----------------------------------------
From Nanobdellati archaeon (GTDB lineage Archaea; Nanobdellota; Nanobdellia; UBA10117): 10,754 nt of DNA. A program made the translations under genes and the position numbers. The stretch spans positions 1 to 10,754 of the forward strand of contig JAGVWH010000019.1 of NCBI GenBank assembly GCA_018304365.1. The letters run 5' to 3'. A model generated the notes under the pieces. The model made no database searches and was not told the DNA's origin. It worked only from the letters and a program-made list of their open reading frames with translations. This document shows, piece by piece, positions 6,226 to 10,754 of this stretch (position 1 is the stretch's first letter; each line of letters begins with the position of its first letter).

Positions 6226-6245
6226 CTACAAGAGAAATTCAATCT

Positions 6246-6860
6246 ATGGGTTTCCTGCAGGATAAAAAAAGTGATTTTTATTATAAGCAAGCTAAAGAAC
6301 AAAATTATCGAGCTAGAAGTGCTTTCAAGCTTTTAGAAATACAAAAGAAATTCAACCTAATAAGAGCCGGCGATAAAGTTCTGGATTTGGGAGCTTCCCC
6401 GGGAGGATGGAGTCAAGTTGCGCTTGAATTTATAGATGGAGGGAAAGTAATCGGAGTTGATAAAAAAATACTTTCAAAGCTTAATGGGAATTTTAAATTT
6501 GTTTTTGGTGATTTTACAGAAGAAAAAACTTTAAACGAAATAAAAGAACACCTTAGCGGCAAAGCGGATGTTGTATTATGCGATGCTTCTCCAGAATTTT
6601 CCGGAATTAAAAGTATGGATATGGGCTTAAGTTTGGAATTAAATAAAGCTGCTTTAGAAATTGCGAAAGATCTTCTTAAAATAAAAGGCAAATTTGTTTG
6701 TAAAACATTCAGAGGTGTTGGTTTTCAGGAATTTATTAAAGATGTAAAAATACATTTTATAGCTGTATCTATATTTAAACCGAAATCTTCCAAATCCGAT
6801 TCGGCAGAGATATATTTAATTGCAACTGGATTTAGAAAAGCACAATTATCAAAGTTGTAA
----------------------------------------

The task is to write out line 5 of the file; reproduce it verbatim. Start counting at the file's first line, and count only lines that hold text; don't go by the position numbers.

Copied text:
6246 ATGGGTTTCCTGCAGGATAAAAAAAGTGATTTTTATTATAAGCAAGCTAAAGAAC